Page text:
Grand Parade Investments wants to focus on making Burger King franchises profitable in South Africa, as it liquidates Dunkin Donuts and Baskin Robbins, which counted losses over R70 million.
For the six months ended December 2018, the group reported a jump in headline earnings from R13.7 million in the prior period to R16.0 million.
Headline earnings per share climbed to 3.75 cents per share, from 3.20 cents before.
The gains were largely driven by an increase in contributions from the gaming and leisure assets, which amounted to an increase of R9.9 million on prior period – offset by the food sector with a greater loss contribution of R0.4 million and an increase in interest charges compared to the prior period.
Profit from continuing operations was reported at R34.45 million. However, losses from discontinued operations (Dunkin Donuts and Baskin Robbins) drew the total profit for the period down to a loss of R36.38 million.
After impairments of property plant, equipment, intangibles and inventory from discontinued operations, headline earnings amounted to R16.016 million.
Move away from food
GPI, which holds investments in casinos and the food industry, said that it has a broader strategy of returning to being an investment holding company.
This is one of the drivers behind the group’s decision to shut down Dunkin Donuts and Baskin Robbins in the country.
The group said that it tried to find interested parties to buy the brands, but noted that it got no serious offers in the allotted period, leading to the businesses being liquidated.
“Dunkin’ Donuts and Baskin-Robbins continued to experience a challenging six months with the second quarter having the most significant impact on trading. The Group decided to exit
these brands based on the continued poor performance and a sustained period of losses.
“The exit of Dunkin’ Donuts and Baskin-Robbins is the first step of a broader strategy to revert back to an investment holding company,” it said.
The group did not declare an interim dividend.
Despite the move away from restaurants, GPI said it is still committed to the Burger King brand.
Burger King’s net loss for the period widened from R7.89 million in the same period in 2017, to R9.56 million in 2018.
Despite the loss, GPI said that Burger King South Africa managed to generate impressive top-line growth in revenue, despite the tough economic environment, adding four new restaurants, while closing one.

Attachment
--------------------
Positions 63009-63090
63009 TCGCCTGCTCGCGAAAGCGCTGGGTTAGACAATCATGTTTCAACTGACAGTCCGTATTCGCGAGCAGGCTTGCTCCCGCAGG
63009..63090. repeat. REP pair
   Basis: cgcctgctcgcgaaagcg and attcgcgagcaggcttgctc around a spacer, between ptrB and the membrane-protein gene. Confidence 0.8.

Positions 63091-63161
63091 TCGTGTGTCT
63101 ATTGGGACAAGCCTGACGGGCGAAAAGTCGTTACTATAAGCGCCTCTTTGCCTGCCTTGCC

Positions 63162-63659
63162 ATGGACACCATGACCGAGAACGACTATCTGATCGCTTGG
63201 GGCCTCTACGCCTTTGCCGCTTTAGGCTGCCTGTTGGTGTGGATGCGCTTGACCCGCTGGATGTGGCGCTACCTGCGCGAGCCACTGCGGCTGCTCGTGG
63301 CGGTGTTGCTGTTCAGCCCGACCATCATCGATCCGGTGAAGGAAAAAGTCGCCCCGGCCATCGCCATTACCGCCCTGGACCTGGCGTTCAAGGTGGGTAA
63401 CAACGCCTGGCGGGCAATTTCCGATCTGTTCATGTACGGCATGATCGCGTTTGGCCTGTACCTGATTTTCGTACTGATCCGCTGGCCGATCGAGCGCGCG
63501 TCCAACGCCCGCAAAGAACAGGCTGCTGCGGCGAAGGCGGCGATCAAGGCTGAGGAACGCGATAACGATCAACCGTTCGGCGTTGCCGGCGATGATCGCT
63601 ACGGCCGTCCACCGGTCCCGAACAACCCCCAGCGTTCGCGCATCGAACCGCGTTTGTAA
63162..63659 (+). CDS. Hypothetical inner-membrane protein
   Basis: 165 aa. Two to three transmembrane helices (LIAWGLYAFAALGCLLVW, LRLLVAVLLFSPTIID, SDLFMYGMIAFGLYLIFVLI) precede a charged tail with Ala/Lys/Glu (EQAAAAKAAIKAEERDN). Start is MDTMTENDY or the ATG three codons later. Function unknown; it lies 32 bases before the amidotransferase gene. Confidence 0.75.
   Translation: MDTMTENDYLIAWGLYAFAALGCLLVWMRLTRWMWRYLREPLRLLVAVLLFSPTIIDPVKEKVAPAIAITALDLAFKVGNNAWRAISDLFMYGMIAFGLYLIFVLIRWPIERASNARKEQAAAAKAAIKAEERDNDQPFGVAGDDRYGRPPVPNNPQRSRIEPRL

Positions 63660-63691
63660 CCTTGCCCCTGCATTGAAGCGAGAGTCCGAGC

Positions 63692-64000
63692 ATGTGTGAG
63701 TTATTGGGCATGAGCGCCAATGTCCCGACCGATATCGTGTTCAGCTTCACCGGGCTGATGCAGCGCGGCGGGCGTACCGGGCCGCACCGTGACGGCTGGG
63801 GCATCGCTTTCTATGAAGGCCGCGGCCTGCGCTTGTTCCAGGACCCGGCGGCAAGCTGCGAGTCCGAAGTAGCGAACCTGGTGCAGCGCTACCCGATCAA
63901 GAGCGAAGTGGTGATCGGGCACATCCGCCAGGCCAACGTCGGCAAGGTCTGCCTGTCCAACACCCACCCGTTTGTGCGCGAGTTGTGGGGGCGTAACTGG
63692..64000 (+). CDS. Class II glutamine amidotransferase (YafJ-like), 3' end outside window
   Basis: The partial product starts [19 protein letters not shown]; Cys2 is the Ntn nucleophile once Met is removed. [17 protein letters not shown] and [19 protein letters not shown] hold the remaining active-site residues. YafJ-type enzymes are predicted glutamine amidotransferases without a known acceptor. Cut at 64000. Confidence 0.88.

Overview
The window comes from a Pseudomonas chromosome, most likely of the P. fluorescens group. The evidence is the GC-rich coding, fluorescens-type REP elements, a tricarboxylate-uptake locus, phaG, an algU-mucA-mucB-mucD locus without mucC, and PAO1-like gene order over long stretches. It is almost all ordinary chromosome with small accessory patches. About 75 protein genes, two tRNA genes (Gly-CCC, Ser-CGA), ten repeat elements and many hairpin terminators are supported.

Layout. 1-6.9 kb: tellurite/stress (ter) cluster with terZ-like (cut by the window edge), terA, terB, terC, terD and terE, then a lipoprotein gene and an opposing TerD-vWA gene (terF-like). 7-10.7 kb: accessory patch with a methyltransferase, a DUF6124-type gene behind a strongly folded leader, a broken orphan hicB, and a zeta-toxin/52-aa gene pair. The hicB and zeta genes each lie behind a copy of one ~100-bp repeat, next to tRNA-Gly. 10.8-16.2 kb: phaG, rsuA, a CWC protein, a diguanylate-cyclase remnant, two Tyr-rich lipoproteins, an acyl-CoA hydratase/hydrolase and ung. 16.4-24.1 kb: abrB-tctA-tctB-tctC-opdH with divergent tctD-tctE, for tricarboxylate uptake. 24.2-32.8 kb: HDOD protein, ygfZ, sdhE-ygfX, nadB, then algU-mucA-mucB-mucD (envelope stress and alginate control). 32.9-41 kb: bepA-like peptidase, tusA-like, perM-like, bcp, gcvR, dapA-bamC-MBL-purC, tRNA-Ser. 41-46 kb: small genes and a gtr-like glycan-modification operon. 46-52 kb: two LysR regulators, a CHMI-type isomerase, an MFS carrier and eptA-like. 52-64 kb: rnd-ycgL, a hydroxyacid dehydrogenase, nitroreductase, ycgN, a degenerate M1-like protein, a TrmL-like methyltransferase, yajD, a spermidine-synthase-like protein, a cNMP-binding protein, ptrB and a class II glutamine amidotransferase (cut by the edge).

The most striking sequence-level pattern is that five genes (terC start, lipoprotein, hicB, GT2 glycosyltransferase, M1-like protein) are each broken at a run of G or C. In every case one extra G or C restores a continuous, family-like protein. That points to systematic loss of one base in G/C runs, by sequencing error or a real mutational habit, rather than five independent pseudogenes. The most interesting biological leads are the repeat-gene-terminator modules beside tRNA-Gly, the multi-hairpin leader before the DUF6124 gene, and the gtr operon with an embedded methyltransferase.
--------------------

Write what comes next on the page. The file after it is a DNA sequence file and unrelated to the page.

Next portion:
Profitability at the 84 GPI-owned franchises has improved, the group said, with the average revenue per shop increasing to over R1 million for the first time.
It stressed that the brand was still in a growth phase in South Africa, and reiterated that it will slow down expansion to focus on getting the businesses into the black.
Burger King’s total revenue for the year increased by 35% from R365.6 million in the prior period to R494.6 million in the current period driven primarily by new restaurant growth as well as an increase in the Average Revenue per Store (ARS).
The ARS increased by 8.1% from R0.949 million last December to R1.026 million this period, largely as a result of positive restaurant comparative sales of 7.63% (2017: 4.50%).
“The increase in ARS is a positive indicator that restaurants opened in the last 12 months are performing well and a sign that the objective of achieving an ARS of R1.2 million by June 2019 is attainable,” GPI said.
Burger King franchises see an average of 12,250 tickets per month, with the average ticket price climbing from R78 to R84.
“Despite the strong growth in revenue, the effects of higher raw material prices, sugar tax and the increase in VAT continued to erode overall margins which led to a marginal increase in EBITDA for the period of R0.7 million from R20.8 million to R21.5 million.
“The decrease in gross margin percentage was particularly severe during the first half of 2018 where margins decreased from a high of 58% to 52%,” GPI said.